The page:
“Cleaning Hands is the Difference between Life and Death.” – Dr. Tedros, WHO Boss on World Handwashing Day
“I just washed my hands next door and here you are asking me to wash again,” laments Cliff Kimbi, a Bamenda City-dweller as he tried to make his way into Nkwen Baptist Health Centre but was stopped by a security agent. “I only am doing my job, sir, it’s either you wash your hands or you will not go in,” stated the man in yellow with a stain look on, standing by Handwashing Station.
This is the new way of life for people in Bamenda and other parts of Cameroon. Handwashing, especially when accessing public services has become the new normal here since March 5, 2020, when the first case of COVID-19 was reported in the country.
Handwashing and alcohol sanitizer based stations are what greet visitors and workers alike at main entrances and doorposts of offices these days in facilities of the Cameroon Baptist Convention (CBC) Health Services, all in a bid to ascertain hand hygiene and limit or bar the way to the new Coronavirus.
The need for hand hygiene has never been emphasized as it is in the advent of the Coronavirus Pandemic raging across the globe, challenging nations with state of the art health facilities and putting those with weak health systems in a limbo.
The call to wash hand regularly came stronger during this year’s Hand Hygiene Day, last May 6, 2020. The day was celebrated within the context of a campaign organized by the World Health Organization (WHO), aimed at recognizing that handwashing is one of the most effective actions you can take to reduce the spread of pathogens and prevent infections, including the COVID-19 virus.
Bakari Didymus, Infection Prevention Control Nurse at Banso Baptist Hospital after championing hand hygiene for years says, “Handwashing is very important. When you wash hands it reduces infection rates.”
According to Dr. Tedros Adhanom Ghebreyesus, WHO’s Director-General, “The simple act of cleaning hands can be the difference between life and death, and remains one of the most important public health measures for protecting individuals, families, and communities against diseases.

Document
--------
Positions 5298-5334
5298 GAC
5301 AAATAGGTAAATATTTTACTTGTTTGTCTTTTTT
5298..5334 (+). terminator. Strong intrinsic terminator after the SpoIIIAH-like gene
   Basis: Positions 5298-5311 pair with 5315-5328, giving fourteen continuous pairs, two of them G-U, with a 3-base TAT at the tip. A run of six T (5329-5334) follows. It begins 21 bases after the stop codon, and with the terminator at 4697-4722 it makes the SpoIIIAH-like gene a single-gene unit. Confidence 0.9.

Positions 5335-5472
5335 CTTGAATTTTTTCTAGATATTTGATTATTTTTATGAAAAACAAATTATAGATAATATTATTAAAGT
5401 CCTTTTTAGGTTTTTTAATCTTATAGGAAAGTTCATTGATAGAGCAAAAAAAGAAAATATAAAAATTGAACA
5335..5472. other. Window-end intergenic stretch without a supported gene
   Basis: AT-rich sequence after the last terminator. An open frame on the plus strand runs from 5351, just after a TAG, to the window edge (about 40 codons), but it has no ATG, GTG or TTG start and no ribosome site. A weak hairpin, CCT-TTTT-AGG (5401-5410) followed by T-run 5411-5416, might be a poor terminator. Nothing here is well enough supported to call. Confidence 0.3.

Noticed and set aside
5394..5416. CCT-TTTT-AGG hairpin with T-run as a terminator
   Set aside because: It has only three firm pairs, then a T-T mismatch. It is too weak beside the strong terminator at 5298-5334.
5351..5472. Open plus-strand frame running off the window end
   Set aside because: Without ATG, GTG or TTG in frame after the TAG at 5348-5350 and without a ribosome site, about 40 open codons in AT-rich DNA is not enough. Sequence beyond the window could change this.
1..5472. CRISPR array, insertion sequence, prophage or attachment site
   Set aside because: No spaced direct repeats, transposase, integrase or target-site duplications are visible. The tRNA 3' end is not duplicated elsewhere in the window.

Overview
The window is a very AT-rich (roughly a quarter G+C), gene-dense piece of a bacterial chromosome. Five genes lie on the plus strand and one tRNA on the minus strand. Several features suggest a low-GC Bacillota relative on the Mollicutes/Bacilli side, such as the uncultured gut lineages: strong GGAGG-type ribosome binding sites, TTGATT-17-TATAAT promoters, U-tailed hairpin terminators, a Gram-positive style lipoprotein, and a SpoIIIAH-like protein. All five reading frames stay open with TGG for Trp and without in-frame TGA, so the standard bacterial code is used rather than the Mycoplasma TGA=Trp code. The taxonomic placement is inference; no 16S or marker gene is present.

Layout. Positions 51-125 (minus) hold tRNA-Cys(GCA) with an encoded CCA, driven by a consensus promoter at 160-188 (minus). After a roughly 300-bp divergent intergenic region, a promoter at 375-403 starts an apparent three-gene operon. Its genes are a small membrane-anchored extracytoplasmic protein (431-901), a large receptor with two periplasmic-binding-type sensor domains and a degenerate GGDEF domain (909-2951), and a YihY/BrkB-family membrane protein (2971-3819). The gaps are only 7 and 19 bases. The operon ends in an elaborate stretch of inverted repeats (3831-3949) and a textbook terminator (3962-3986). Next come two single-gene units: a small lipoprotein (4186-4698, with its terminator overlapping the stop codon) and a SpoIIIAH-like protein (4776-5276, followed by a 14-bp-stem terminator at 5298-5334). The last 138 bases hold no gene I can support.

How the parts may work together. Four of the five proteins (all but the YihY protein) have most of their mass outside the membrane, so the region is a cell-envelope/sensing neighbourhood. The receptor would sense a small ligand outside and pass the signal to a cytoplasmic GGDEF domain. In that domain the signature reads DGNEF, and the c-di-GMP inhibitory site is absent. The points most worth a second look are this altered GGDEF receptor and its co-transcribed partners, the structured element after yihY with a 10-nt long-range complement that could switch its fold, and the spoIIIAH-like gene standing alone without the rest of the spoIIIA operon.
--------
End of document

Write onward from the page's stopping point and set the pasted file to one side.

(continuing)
WHO, on the occasion of the 2020 Hand Hygiene Day equally spotlighted nurses and midwives under the rolling slogan, “Nurses and midwives clean care in your hands!” Given that nurses and midwives are at the front in healthcare delivery, spotlighting them on a day like this was to highlight the critical role they play in infection prevention, of which handwashing is crucial.
Worthy of note is that apart from frontline heroes like nurses and midwives, WHO says, “Health workers in general and community members alike can play a role in preventing infections by practicing regular and frequent handwashing.”
Despite the cardinal role handwashing plays in preventing infections, Dr. Tedros regrets that “3-billion people worldwide are unable to practice this most basic of precautions due to lack of soap and water, with less than two-thirds (2/3) of health facilities equipped with handwashing stations.”
Sensing this lack, WHO and partners like the CBC Health Services are calling on governments and policymakers to make hand hygiene a global priority; inspire behavior change towards hand hygiene; engage health workers in clean care and prevention of infections. The time to do that is now because we are living in unprecedented times with disease outbreaks happening at breakneck speed!